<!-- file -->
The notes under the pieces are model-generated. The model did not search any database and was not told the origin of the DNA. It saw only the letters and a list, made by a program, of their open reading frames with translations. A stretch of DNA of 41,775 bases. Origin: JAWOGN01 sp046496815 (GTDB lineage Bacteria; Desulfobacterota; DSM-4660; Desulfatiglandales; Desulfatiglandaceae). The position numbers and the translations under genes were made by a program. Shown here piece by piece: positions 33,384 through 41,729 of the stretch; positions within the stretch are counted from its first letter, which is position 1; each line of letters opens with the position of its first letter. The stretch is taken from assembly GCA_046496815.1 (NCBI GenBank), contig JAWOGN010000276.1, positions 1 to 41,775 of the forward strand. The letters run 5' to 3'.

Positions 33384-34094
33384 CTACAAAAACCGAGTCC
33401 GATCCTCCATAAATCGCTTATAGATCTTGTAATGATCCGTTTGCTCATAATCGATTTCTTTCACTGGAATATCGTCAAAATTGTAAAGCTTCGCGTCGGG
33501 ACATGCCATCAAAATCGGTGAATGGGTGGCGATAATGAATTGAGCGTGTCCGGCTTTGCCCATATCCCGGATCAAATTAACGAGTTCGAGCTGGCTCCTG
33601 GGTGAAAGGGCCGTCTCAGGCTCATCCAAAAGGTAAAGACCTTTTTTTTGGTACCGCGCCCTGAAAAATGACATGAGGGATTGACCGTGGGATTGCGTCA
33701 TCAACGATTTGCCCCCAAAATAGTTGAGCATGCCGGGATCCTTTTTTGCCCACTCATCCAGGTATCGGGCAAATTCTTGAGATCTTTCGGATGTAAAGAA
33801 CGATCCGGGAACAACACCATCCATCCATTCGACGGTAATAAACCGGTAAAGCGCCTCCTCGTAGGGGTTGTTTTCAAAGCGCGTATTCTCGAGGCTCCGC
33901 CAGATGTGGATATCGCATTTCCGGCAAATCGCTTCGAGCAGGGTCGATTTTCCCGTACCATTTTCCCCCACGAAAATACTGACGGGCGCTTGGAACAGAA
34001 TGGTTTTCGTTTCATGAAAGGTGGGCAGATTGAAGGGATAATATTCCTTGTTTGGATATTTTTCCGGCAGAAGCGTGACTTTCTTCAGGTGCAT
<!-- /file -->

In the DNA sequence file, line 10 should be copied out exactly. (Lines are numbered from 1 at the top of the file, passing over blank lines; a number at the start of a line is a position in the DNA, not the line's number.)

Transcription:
34001 TGGTTTTCGTTTCATGAAAGGTGGGCAGATTGAAGGGATAATATTCCTTGTTTGGATATTTTTCCGGCAGAAGCGTGACTTTCTTCAGGTGCAT